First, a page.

But Hernandez’s story is well-suited to extract maximum power from this type of presentation. The book as a whole charts the life trajectory of a girl/woman called Empress. The first chapter covers her childhood in a horrible shantytown erected in a garbage dump. Every adult (or near-adult) male she meets she calls “My daddy,” while her real daddy is nowhere to be found. She meets a few nice people, but they're not always nice for long, and individual survival always has primacy. Urges too.

Young girls and boys are raped constantly, often by people who otherwise act as de facto family. Violence is common, ranging from deadly theft to the constant obliteration of a fence that surrounds a perpetually malfunctioning bit of equipment from the nearby city - items of sophistication can’t be hidden from the disenfranchised and feral, you see, just as a strange, well-kept man can't be made to keep out of the dump. There is no love lost between the dump and the city, but a particularly outrageous skirmish (featuring such exploitable elements as a man’s sexual equipment shot to pulp) results in young Empress being taken away to that very alleged haven of civilization.

The remaining two chapters chart Empress’ adolescence and adulthood in the city. As a moody young woman, she finds herself torn between her (unauthorized) adopted father, a philosophizing elitist and poetry editor, and a charismatic young pimp, whose ferocity is a barely-altered translation of the dump’s sex and violence to a ‘civilized’ setting. It is here where Hernandez’s whiplash transitions build to a frenzy of oppositions and associations between poles of behavior, the father and the pimp carrying the iconic charge of the city and the dump, order and chaos, while still remaining vivid characters. It’s no good vs. evil, however, as Empress’ daddy becomes intertwined with the primal urge for sexual satisfaction (Fritz ‘plays’ one of the prostitutes, for the record - one can easily imagine her scenes and the violent bits making up much of the movie’s trailer), just as the girl’s prior daddies also served as sexual exploiters.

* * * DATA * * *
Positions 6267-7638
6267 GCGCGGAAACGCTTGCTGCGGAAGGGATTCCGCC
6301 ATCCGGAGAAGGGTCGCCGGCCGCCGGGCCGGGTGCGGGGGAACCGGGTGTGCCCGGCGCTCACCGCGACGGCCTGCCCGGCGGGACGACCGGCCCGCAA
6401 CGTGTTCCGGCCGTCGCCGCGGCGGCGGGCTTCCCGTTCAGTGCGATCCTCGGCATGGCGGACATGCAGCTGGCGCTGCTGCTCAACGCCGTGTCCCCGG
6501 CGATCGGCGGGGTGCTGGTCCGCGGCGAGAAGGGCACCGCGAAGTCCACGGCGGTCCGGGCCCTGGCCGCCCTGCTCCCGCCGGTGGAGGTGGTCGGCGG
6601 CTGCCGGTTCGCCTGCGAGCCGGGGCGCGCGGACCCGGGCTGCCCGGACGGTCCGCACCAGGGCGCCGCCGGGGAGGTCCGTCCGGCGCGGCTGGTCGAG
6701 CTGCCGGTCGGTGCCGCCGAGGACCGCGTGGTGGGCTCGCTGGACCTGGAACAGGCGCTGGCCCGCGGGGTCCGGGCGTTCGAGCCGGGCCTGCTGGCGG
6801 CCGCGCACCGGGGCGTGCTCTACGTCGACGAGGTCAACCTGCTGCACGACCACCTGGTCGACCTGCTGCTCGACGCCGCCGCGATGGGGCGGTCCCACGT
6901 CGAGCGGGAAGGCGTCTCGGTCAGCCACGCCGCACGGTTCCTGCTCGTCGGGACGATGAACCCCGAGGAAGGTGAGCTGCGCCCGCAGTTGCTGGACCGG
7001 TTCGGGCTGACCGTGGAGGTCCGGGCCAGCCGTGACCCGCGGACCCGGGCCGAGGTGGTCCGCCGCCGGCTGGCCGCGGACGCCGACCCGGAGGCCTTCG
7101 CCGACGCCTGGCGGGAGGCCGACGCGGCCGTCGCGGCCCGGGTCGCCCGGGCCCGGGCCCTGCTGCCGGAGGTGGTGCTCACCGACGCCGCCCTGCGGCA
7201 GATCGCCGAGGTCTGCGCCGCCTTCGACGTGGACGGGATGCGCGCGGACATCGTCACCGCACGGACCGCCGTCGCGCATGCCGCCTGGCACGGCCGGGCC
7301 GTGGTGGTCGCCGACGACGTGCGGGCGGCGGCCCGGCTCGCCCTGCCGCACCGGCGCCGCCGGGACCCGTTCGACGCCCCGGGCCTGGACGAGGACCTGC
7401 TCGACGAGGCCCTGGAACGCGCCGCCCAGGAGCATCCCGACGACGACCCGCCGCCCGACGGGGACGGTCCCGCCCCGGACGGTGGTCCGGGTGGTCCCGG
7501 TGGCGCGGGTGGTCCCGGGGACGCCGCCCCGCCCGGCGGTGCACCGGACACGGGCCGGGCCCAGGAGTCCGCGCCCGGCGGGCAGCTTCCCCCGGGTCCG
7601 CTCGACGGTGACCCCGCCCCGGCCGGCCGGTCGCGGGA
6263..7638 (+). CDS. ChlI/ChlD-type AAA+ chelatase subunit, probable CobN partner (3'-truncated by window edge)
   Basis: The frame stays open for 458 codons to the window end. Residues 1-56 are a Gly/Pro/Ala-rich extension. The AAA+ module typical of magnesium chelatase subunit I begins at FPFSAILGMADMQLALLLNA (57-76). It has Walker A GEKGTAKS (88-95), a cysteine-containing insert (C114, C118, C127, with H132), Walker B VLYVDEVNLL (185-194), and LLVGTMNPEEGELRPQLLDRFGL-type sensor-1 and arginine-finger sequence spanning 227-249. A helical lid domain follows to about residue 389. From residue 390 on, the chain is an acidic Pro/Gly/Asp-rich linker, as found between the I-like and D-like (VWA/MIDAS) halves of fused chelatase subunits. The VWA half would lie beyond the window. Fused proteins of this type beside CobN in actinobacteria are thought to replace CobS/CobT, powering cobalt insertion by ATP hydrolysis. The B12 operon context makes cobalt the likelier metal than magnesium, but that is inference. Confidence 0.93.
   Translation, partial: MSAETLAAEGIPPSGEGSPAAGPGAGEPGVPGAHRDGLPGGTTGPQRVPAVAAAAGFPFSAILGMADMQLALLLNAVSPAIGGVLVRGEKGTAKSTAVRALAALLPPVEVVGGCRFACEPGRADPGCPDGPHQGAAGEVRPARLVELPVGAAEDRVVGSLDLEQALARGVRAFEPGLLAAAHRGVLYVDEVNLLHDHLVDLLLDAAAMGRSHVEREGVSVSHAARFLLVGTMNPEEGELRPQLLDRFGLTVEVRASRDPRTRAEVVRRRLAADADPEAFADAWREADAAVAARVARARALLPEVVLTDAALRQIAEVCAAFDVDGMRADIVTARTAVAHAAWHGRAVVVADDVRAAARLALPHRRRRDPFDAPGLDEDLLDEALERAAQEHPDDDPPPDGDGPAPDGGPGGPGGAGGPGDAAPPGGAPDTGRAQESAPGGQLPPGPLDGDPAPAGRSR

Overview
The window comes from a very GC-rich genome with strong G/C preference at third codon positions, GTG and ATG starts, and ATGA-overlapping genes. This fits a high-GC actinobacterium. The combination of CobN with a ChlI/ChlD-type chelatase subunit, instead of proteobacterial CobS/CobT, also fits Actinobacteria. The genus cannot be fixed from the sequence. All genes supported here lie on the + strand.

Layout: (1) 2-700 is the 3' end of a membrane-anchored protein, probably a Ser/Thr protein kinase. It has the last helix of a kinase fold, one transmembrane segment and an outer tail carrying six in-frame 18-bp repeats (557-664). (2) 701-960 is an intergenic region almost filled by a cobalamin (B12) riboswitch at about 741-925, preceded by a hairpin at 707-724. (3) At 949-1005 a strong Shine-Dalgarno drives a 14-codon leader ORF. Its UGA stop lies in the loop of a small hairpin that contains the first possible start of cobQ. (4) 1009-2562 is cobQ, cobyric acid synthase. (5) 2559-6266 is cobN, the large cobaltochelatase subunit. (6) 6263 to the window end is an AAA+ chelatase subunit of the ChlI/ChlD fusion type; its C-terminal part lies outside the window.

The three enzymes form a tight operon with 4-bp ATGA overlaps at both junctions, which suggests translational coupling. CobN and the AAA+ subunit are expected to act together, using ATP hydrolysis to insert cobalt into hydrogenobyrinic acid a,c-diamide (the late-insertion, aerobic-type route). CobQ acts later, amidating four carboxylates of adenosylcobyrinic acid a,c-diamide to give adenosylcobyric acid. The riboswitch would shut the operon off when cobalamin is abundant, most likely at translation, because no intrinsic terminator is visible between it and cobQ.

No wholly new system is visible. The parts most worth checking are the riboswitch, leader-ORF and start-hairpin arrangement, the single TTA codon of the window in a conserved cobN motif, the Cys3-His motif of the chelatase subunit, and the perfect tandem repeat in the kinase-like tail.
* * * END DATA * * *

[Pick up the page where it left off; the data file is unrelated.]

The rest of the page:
A cruel confrontation ensues, a string of exclamation points at the end of a dancing, singing sentence. Just as in his story, Hernandez's approach to building his pages forces the delicate to interact with the blunt. On one page, sex workers bind Empress’ daddy and cover his weeping face with a mask. On the next, there are three wordless panels of he and Empress staring at fine art, then Empress moving to stare out a window. On the third page, the sex act (or maybe another sex act) is over, the mask and collar come off, and the man dresses, satisfied, speaking of being unable to distinguish good poetry from bad, but ready to try something new. Such a simple, effortless construct, but it’s very nearly breathtaking in its emotional and aesthetic impact.

The third chapter sees Empress married to an ambitious prosecutor, who’s in the middle of a big case involving a child murderer. Those opposing poles again, complete with the added kick of capital punishment as the ultimate in civilized violence, and the return of the first chapter’s ‘fence’ motif as protection from a literal bog of quicksand. As you might guess from that, Hernandez absolutely overloads the book with metaphors for its final movement, as the action leaps into outright hallucination, Empress interacting with her prior selves from earlier chapters, any notion of reality dissolving away, and settings drifting back toward the beginning. And I wouldn't dare spoil the final page, which is likely to leave readers scratching their heads or possibly flinging the book across the room, in the manner of Roger Corman's alleged fit upon reading the finale to the script for Monte Hellman's Cockfighter. That's life in pictures.

But let's not underestimate Hernandez's skill as an entertainer. This is a very approachable work, energetic enough to prompt horror and build suspense, even as it makes its demands of the reader. The drawings are as fine as ever, starting out chunky and black, with the backgrounds of the dump little more than blobs and gashes of ink. The city is a little finer, but not by much, as reflecting its place in Hernandez's pocket universe. Tiny, revealing moments abound, and the broader segments pulse with the beauty of good trash. I know I tend to get evangelical with Gilbert Hernandez, even his failures carrying so much interest for me, but he keeps feeding me ammo. This is a fine comic. Do not deprive yourself.